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Year : 2020  |  Volume : 12  |  Issue : 6  |  Page : 663-666

Plasma Concentrations of Pro-inflammatory Cytokine IL-6 and Antiinflammatory Cytokine IL-10 in Short- and Long-term Opioid Users with Noncancer Pain

1 Department of Pharmacy Practice, Kulliyyah of Pharmacy, International Islamic University Malaysia (IIUM), Kuantan, Pahang Darul Makmur, Malaysia
2 Department of Anesthesiology and Intensive Care, Kulliyyah of Medicine, International Islamic University Malaysia (IIUM), Kuantan, Pahang Darul Makmur, Malaysia
3 Department of Anesthesia and Intensive Care, Hospital Kuala Lumpur, Jalan Pahang, Federal Territory of Kuala Lumpur, Malaysia

Correspondence Address:
Dr. Che Suraya Zin
Department of Pharmacy Practice, Kulliyyah of Pharmacy, International Islamic University Malaysia (IIUM), Bandar Indera Mahkota Campus, Jalan Sultan Ahmad Shah, 25200 Kuantan, Pahang Darul Makmur.
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Source of Support: None, Conflict of Interest: None

DOI: 10.4103/jpbs.JPBS_13_20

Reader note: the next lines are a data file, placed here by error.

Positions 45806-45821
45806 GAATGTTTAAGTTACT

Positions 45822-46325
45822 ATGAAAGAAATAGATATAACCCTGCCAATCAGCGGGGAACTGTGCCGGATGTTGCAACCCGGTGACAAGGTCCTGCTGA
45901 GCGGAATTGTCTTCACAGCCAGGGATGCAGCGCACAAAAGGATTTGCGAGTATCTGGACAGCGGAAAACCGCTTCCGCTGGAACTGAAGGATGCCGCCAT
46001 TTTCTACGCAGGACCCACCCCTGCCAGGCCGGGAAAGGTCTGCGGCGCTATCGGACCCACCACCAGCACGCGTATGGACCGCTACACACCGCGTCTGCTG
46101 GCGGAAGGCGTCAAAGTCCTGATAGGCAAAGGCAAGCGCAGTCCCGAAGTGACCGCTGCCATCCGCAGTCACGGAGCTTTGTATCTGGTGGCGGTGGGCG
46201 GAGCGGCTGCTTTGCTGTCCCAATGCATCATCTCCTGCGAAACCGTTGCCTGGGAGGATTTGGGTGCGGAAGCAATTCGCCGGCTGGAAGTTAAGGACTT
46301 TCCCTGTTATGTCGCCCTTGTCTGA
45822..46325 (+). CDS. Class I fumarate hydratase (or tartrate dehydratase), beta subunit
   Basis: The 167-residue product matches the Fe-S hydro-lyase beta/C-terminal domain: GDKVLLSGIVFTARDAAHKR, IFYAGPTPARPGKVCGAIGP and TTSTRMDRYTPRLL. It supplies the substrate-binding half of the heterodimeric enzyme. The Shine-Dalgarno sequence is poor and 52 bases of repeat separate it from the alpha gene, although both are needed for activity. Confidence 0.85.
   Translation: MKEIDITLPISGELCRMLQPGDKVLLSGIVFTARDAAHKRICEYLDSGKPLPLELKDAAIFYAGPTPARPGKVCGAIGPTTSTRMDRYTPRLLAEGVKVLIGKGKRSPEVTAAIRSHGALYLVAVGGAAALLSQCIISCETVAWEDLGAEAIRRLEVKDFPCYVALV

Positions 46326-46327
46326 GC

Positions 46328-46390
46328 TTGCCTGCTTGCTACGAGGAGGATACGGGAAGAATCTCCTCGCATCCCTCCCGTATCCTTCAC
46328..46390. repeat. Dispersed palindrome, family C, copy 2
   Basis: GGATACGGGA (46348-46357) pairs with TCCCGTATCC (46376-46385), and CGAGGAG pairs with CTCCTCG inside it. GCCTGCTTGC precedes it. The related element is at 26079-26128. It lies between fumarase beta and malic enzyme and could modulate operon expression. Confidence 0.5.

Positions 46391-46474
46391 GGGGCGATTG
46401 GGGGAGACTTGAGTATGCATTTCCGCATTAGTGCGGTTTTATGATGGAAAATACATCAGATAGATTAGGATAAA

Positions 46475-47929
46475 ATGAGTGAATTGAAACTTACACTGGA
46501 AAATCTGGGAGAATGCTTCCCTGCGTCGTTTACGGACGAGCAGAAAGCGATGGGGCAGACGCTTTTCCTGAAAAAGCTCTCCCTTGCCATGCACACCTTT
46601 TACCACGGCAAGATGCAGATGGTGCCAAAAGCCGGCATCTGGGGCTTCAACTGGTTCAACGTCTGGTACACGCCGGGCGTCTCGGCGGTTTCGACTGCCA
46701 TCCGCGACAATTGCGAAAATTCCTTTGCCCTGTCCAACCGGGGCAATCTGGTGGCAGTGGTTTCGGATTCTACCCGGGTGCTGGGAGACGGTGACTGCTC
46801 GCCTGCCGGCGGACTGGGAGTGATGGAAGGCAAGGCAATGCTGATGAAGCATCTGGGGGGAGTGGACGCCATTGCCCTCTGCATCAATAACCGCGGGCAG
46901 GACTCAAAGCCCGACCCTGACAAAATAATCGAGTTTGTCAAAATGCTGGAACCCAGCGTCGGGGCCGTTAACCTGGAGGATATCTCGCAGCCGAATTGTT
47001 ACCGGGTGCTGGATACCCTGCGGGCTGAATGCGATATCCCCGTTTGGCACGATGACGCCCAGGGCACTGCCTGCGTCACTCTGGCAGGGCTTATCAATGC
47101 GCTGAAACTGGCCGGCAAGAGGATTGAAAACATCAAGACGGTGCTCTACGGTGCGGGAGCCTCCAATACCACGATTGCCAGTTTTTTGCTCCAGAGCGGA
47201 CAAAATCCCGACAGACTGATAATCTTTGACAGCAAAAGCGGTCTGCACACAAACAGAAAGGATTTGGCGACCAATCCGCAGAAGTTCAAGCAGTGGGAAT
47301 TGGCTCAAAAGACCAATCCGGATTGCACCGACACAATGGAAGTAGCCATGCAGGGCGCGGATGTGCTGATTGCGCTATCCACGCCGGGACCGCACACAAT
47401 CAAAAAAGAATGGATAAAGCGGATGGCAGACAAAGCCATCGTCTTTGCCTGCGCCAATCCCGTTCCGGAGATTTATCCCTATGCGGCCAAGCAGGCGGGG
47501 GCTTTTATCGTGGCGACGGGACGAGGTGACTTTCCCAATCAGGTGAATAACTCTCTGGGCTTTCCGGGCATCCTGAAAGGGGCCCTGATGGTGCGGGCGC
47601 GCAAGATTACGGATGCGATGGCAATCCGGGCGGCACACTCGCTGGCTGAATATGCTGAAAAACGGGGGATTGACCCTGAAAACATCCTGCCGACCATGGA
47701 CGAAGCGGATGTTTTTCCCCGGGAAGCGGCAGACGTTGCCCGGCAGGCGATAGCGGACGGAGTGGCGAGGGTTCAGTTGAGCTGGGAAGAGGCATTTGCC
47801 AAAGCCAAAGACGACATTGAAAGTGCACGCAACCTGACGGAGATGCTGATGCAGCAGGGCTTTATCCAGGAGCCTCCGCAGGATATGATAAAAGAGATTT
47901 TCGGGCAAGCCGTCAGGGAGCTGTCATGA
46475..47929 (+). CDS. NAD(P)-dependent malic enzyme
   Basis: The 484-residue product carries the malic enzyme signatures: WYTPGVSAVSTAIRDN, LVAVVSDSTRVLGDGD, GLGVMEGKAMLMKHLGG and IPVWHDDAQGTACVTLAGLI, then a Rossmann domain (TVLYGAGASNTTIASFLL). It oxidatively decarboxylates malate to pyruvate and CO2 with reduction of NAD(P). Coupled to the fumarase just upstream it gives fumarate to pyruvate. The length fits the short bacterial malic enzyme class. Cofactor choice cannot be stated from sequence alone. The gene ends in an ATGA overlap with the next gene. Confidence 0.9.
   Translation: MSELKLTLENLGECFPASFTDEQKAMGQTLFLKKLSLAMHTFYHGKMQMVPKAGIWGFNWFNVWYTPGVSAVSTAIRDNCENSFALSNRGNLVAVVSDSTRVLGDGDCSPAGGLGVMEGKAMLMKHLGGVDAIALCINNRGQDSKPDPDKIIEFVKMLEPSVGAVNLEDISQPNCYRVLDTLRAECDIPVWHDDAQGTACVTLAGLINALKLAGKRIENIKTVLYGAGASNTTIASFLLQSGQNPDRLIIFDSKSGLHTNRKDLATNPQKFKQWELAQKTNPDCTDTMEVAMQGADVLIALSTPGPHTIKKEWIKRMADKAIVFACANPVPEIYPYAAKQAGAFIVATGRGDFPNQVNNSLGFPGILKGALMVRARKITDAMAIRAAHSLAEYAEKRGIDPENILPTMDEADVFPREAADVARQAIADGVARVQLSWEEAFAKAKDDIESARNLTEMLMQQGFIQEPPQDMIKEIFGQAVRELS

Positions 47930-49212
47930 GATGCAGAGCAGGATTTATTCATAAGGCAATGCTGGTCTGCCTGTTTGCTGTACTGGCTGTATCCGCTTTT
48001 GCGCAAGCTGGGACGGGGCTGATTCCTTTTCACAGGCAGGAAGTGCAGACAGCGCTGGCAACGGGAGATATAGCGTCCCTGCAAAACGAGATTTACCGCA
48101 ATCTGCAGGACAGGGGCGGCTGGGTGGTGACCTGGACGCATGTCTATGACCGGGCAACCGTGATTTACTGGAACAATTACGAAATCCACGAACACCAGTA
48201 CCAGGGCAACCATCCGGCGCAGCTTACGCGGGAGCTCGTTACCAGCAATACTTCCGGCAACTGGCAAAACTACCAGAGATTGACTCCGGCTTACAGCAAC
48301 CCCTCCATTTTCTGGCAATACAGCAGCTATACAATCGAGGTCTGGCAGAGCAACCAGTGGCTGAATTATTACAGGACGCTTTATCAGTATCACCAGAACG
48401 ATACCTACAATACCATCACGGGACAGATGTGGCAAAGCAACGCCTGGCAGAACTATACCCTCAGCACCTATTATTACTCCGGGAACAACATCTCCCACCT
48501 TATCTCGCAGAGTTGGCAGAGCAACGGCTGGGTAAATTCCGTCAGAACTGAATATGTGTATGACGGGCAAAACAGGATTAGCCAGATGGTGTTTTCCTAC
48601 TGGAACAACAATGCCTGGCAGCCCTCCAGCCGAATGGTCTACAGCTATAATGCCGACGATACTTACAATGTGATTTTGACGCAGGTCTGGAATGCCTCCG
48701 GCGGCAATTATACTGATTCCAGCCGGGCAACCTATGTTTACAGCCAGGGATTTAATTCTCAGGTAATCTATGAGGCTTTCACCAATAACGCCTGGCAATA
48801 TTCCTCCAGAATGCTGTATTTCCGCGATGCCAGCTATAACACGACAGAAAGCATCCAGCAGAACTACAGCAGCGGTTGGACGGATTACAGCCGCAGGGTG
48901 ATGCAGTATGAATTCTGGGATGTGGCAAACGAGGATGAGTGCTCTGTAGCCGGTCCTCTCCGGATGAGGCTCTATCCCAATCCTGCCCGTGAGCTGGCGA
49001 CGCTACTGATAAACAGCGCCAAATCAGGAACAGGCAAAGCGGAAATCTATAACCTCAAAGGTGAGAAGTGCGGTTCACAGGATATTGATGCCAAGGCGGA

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Introduction: Little is known whether the duration of opioid use influences the concentrations of pro- and anti-inflammatory cytokines. Objectives: This study examined the plasma concentration of pro-inflammatory cytokine, interleukin 6 (IL-6), and anti-inflammatory cytokine, interleukin 10 (IL-10), in short-, and long-term opioid users with noncancer pain. Materials and Methods: Adult patients with opioid therapy for noncancer pain were recruited from pain clinics at two tertiary hospital settings in Malaysia between February 2016 and March 2017. They were stratified into short- or long-term users based on opioid prescriptions ≥ 90 days per year. A 10 mL blood sample was taken for the analysis of plasma concentrations of IL-6 and IL-10 and were quantified using a highly sensitive multiplex assay. Results: Of 38 patients recruited, 24% (n = 9/38) and 76% (n = 29/38) were respectively short- and long-term opioid users. Short-term use of opioid was associated with higher levels of IL-6 (mean ± SD, 173.9 ± 13.7 pg/mL) and IL-10 (50 ± 5.8 pg/mL), whereas long-term use of opioids was associated with lower levels (no significant difference) of both cytokines IL6 (125 ± 16.1 pg/mL) and IL10 (41.3 ± 6.7 pg/mL). There was strong correlation between IL-6 and IL-10 within the same group (r² = 0.72, P < 0.05) and (r² = 0.76, P < 0.05) for short- and long-term users, respectively. Conclusion: The duration of opioid use may modulate the level of pro-inflammatory cytokines in which it was higher in short-term use and lower in long-term use, but the effect of pain relief was similar as both cytokines were well correlated.

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